Health Highlights: June 23, 2011
Here are some of the latest health and medical news developments, compiled by the editors of HealthDay:
Whooping Cough Vaccination Recommended for Pregnant Women
Pregnant women who were not previously vaccinated against whooping cough should get the vaccination, the U.S. Advisory Committee on Immunization Practices recommends.
The vaccine would be given in the third trimester or late second trimester, the Associated Press reported.
The recommendation was approved by the advisory panel on Wednesday.
Currently, children in the U.S. begin a series of whooping cough shots at two months and most infant deaths and hospitalizations caused by whooping cough occur in the first two months of life. Some studies have found that when a pregnant woman is vaccinated against whooping cough, she passes some immunity to her newborn, the AP reported.
New Wrinkle Treatment Approved by FDA
A new therapy that uses a person's own skin cells to create an injectable substance to smooth out laugh lines has been approved by the U.S. Food and Drug Administration.
The approval of laViv, marketed by Pennsylvania-based Fibrocell Science, was based on the results of two clinical trials of 421 patients who received either laViv or a placebo in three treatments about five weeks apart, Agence France Presse reported.
In one study, 57 percent of patients who received laViv saw an improvement compared to 30 percent of those in the placebo group. In the other study, 45 percent of patients in the laViv group saw an improvement compared with 18 percent in the placebo group, according to The New York Times, AFP reported.
But improvements among patients receiving laViv were seen by only 33 percent of doctors involved in one study and 19 percent of doctors in the other study.
Redness, pain, and swelling or bruising at the injection site were the most common side effects, according to Fibrocell, AFP reported.
Gel Fuel for Patio Firepots Recalled
Reports of burn injuries have prompted the recall of nearly half a million bottles and jugs of gel fuel used in patio firepots, the U.S. Consumer Product Safety Commission says.
The recall covers 460,000 bottles and jugs of pourable gel fuel distributed by Napa Home & Garden of Georgia and sold at a number of stores, including Restoration Hardware and Bed Bath & Beyond, the Associated Press reported.
When poured on a firepot that is still burning, the gel fuel can ignite unexpectedly and splatter onto people who are nearby, the CPSC said.
The commission said Napa has so far heard about 23 burn injuries caused by the gel fuel, the AP reported.
Glen Campbell Has Alzheimer's Disease
Singer Glen Campbell says he has Alzheimer's disease.
The 75-year-old Grammy winner revealed the news in an interview with People magazine. Campbell has suffered from short-term memory loss for years but was diagnosed with Alzheimer's only six months ago.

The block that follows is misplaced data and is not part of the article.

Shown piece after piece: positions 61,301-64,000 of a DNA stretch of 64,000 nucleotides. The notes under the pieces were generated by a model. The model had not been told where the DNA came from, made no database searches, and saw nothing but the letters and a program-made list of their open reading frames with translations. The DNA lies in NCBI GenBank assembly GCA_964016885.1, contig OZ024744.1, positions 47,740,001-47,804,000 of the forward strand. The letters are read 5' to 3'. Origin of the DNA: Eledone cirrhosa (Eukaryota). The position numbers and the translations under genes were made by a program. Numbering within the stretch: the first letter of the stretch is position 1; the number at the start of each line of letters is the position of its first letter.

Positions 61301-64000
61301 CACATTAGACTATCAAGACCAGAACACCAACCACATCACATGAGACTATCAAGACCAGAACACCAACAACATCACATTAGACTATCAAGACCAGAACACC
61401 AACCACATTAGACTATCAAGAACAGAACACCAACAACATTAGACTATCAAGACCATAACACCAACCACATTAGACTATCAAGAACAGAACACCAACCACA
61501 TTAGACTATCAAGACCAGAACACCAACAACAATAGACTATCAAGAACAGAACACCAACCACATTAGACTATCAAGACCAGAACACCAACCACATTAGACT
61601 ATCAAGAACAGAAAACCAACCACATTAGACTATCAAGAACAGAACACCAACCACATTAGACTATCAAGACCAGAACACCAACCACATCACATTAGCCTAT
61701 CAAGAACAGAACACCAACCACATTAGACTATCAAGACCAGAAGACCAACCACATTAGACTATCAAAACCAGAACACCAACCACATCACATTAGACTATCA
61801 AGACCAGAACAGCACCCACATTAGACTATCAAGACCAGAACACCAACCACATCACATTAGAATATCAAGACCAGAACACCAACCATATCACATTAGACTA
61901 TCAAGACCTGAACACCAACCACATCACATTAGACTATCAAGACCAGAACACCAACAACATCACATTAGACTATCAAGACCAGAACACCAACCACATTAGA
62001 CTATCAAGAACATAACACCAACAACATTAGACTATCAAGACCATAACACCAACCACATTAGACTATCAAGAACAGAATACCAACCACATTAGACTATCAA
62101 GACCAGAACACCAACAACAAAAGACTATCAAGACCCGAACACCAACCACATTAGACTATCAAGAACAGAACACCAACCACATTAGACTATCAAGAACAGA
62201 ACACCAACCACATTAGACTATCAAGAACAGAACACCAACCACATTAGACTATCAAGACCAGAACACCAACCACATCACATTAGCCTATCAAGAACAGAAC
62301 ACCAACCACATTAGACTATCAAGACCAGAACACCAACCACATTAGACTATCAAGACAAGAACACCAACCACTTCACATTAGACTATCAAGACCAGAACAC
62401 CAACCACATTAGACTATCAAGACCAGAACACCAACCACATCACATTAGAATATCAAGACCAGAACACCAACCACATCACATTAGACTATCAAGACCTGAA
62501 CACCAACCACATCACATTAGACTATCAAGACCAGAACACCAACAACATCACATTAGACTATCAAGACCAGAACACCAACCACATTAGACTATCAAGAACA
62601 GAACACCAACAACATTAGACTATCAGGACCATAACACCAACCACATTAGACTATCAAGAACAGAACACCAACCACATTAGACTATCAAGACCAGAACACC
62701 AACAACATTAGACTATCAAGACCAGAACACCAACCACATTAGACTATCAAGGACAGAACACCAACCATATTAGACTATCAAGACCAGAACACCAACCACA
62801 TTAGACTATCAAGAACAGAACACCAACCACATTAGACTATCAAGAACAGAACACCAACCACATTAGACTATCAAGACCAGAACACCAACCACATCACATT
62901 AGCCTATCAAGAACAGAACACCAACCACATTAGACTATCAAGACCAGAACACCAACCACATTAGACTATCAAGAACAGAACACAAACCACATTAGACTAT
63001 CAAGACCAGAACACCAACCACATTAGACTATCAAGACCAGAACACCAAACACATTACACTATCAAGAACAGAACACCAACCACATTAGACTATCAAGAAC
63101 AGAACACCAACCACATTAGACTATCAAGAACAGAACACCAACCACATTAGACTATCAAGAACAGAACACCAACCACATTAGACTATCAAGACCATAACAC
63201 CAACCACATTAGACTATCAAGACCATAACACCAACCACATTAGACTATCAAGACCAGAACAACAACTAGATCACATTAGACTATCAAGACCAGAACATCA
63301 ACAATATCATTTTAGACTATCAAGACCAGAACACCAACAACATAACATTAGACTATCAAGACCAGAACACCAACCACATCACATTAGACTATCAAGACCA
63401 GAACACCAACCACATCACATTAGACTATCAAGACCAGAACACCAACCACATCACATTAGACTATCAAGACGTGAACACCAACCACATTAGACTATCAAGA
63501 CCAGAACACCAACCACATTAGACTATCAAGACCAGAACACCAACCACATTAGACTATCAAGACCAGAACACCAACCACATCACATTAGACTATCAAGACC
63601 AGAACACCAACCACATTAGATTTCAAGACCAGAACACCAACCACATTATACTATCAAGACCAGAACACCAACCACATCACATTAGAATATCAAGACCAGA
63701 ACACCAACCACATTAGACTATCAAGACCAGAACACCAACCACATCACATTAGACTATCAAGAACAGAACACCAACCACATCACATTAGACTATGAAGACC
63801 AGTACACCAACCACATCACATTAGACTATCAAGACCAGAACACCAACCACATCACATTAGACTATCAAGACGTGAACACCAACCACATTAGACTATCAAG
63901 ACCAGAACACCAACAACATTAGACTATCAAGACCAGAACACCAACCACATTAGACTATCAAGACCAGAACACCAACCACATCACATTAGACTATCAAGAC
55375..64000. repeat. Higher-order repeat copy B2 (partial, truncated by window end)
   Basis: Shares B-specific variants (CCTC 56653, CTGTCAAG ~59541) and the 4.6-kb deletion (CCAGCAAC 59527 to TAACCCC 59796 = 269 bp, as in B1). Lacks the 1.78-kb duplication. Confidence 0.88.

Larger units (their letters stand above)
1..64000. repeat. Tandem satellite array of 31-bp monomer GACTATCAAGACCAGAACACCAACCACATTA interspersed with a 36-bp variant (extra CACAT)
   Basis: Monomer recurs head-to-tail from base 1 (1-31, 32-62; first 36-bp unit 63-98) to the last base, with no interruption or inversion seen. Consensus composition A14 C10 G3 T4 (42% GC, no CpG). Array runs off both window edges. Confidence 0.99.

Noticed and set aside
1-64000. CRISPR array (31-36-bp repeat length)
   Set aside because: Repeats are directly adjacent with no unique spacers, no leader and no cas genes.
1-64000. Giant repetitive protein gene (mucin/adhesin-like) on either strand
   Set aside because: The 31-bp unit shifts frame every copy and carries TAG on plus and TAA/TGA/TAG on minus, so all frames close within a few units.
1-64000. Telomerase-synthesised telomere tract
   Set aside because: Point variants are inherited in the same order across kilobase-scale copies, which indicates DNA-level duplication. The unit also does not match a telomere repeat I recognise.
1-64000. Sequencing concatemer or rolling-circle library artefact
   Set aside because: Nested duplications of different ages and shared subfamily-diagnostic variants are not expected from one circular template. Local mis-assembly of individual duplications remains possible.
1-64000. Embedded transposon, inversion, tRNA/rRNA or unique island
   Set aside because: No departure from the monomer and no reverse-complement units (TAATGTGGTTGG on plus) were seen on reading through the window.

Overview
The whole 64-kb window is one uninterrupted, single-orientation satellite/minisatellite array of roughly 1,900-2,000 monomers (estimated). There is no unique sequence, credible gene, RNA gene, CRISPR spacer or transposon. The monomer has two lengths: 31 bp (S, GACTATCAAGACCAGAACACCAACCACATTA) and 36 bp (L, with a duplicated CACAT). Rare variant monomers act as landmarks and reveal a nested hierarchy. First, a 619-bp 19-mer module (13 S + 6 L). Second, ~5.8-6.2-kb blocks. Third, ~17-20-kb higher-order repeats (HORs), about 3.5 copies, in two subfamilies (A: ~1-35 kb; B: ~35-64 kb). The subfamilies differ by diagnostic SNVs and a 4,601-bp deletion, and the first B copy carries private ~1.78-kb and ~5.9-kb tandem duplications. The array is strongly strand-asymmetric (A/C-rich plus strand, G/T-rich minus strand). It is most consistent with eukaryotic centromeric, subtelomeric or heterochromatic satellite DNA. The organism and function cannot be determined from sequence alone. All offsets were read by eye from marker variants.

Campbell and his wife Kim decided to go public with the diagnosis because he's planned a series of farewell performances this fall and wants his fans to know about his condition.
"Glen is still an awesome guitar player and singer," Kim Campbell told People. "But if he flubs a lyric or gets confused on stage, I wouldn't want people to think, 'What's the matter with him? Is he drunk?' "
"I still love making music," Campbell said. "And I still love performing for my fans. I'd like to thank them for sticking with me through thick and thin."
Many Americans Spend More Than 10% of Income on Health Costs
About 1 in 6 Americans aged 18 to 64 used more than 10 percent of their total family income in 2007 to cover out-of-pocket medical expenses and to pay for health insurance premiums, according to a federal government report.
This included 47 percent of those who pay for their own health coverage, and 16 percent of those with employer-sponsored insurance (16 percent) or public insurance (16 percent), according to the latest News and Numbers from the Agency for Healthcare Research and Quality.
It also included:
- 29 percent of unemployed adults and 13 percent of working adults.
- 30 percent of poor people, 19 percent of middle-income earners, and 7 percent of those with high incomes.
- 21 percent of rural residents and 15 percent of people in metropolitan areas.
- 35 percent and 32 percent of adults with complex or basic activity limitations, respectively, and 15 percent of adults with no activity limitations.
Infuse Bone Graft Studies Focus of Senate Investigation
Researchers who conducted clinical trials of the bone-growth protein product Infuse Bone Graft failed to report numerous complications associated with the product and the Senate Finance Committee wants to know why.
Over the past decade, the authors of the dozen research papers collectively received tens of millions of dollars in consulting fees or royalty payments from Medtronic Inc., which markets Infuse Bone Graft, the Wall Street Journal reported.
Infuse Bone Graft, which is widely used in spinal surgery, was approved by the U.S. Food and Drug Administration in 2002. But the FDA issued a safety alert in 2008 about the use of the product in the neck after it received dozens of reports of serious side effects.
A new study to be published in a medical journal outlines the many complications associated with Infuse Bone Graft. The study helped trigger the Senate inquiry, the newspaper reported.
In an emailed statement to the Wall Street Journal, Medtronic said it informs the FDA about all adverse events that occur in clinical trials of its products "irrespective of any financial relationship between the company and the clinical investigator or study author."
Posted: June 2011